A very useful reference that isn’t emphasized much in the book are the LFS Build Logs. These are the STDOUT logs for each compilation exercise, and show what normal output should look like. On a couple packages I noticed errors after compilation that I found I was able to ignore after checking the logs (relief!). It is absolutely essential that each package compile successfully. The key to a successful installation is being über-OCD.
As it turned out for me, the most difficult part was configuring a bootable kernel. Locating correct modules for my hardware was a bit of challenge; but after the third attempt I was greeted with a login and a bash prompt. 🙂
Not real pretty, not real shiny, but, well, real. 🙂
I plan to make several clones of the functioning LFS system and from there try adding a few things such as X (per instructions in the Beyond Linux From Scratch book).
To anyone considering building LFS; I would definitely recommend it! It was my first time doing much in the way of compiling at all; and my first source-based distro. The trick is just to take it slow; focus; and NEVER skip a step.
Out of pure curiosity, I recently downloaded and installed Scientific Linux 6.4 in a virtual machine. My last extended brush with RPM based distros (besides the couple months I spent with Fedora on my netbook) was back around 2005-2006, when I first experimented a bit with GNU/Linux, specifically Fedora and OpenSUSE.
SL was very remniscent of that experience. It appears to be a virtually identical free clone of Red Hat Enterprise Linux, the de facto corporate distro. It is known mainly for stability, which usually also means “being old”. Both Red Hat and SL use the Gnome2 desktop environment (one that’s been deprecated for nearly a year now) and kernel 2.6. Thus SL is not for people interested in the latest packages or bleeding edge software (obviously). Its server counterpart, CentOS, is also known for stability, and is much used in the server world.
I did install the VirtualBox Guest Additions, as I do with any virtual machine that I plan to use for more than thirty minutes. It was a bit of a challenge, but I did manage to get shared folders/bidirectional copy-paste/arbitrary screen resizing working.
I did have to install gcc, make, and kernel-devel$(uname -r), but after that it built the guest modules correctly and seems to be running well.
I have no immediate plans for my SL virtual machine. I may use it for some coding and general goofing around with RPM. Stability is great in a long term machine for this use, and I may even switch to using it instead of my Lubuntu 12.10 VM.
And of course, a screenshot. 🙂
Having recently converted a family member to abandoning Microsoft’s products for GNU/Linux, I was faced with the problem of exporting email from Outlook ’07 to a format that would at least be text editor readable in GNU/Linux.
MS Outlook stores your email in a .pst file, which appears to simply be a proprietary archival format. You can locate the .pst file by going to the Account Settings.
I found a very handy little utility called readpst in the Debian repositories. I downloaded it, and per some instruction/manpage perusal, I ran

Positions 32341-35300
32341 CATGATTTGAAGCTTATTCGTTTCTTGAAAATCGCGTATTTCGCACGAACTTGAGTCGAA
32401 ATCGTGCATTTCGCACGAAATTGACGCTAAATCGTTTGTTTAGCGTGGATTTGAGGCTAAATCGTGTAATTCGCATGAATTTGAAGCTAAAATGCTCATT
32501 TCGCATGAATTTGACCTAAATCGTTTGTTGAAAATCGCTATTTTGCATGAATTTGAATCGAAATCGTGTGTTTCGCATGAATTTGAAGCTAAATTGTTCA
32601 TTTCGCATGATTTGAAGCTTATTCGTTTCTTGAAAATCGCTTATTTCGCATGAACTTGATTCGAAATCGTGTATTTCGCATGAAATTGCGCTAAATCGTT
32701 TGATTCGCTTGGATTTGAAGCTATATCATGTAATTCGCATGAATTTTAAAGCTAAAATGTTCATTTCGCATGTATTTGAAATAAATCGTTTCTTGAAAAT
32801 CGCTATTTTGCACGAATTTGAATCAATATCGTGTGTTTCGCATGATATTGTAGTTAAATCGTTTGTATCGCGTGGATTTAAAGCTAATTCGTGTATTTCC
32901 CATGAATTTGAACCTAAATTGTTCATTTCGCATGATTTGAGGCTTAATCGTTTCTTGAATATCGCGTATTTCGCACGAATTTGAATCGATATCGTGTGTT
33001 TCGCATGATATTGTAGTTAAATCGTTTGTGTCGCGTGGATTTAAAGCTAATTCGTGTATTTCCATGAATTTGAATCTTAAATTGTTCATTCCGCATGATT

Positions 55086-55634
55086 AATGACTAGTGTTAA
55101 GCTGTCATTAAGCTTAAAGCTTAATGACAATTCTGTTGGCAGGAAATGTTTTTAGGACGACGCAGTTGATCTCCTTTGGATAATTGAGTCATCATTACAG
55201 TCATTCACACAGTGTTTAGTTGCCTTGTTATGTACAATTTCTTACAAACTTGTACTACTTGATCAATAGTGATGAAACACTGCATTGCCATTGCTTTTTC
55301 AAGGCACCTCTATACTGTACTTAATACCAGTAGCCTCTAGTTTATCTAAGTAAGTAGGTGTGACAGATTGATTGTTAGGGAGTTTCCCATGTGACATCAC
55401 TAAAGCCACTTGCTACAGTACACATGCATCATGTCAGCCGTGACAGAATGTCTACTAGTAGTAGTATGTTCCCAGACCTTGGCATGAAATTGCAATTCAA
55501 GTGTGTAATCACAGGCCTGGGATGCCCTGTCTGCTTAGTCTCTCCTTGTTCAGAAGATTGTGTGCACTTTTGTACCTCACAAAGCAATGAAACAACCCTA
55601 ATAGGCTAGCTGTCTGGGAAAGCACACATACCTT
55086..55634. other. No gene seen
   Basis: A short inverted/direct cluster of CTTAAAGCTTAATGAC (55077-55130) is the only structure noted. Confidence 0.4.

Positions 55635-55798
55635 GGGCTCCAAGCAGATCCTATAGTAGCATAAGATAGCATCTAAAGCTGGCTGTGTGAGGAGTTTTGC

readpst -D -M -b -o destination_folder Outlook.pst
which unpacked the PST folder into a file hierarchy properly corresponding with the way it had been set up in Outlook. The -D option includes deleted messages, the -M makes sure the proper folder structure is maintained and attachments are placed in the right folder, the -b option specifies not to save attachments for the RTF formatting of the mail (make it plaintext), and the -o option specifies the target directory.
I use and very much enjoy using Claws-mail, a full featured mail client that weighs in at a fraction of the size of the de facto Linux mail client, Thunderbird. Claws mail saves all messages as plain text files in a transparent folder structure (no burying of mail and attachments in odd dotfiles or folders) and therefore all messages are viewable/editable with any text editor and extremely simple to access. HTML and image support is simply a plugin away as well.
To import the messages, I simply created new folders in the Claws-Mail program, and copied the exported mail into those folders in the file manager. Claws updated instantly, and all the mail was viewable along with attachments.
I couldn’t be more pleased. 🙂
This post will briefly detail my experience setting up the Linksys NP100 PCMCIA 10/100 Ethernet adapter in DSL. It is currently fully functional, and getting networking (even ethernet) on this old beast was a real benefit.
First, I was saved from the trouble I had with TinyCore by the fact that DSL run cardmgr, a utility for interfacing with PCMCIA cards. I plugged in the card and it recognized it at boot immediately- dmesg showed
eth0: Asix AX88190: io 0x300, irq 3, hw_addr 00:04:5A:A5:66:08
This card uses the AX88190 chip, which means that although normally it tries to use the pcnet_cs driver, you must manually bind it to axnet_cs.
Open /etc/pcmcia/config with a text editor, and search for the paragraph on the Linksys NP-100. Change the line that says
Next open /etc/pcmcia/config.opts, and add this to the end of the file:
card "Fast Ethernet 10/100 PC Card" version "Network Everywhere", "Fast Ethernet 10/100 PC Card", "3.0", "AX88190" manfid 0x0149, 0xc1ab bind "axnet_cs"
After this you should blacklist the pcnet_cs driver by opening /etc/modprobe.d/blacklist, and adding the line
Save and exit.
Now because DSL doesn’t autoconfigure the network (no dhcpcd or dhclient) at startup you need to set it up manually, with a static IP address:
sudo ifconfig eth0 desired_ip netmask 255.255.255.0
Changing desired_ip to your desired static IP.
This got the card functioning for me. If anyone else has any different experience or corrections to make, please leave a comment or send me an email at firstname.lastname@example.org.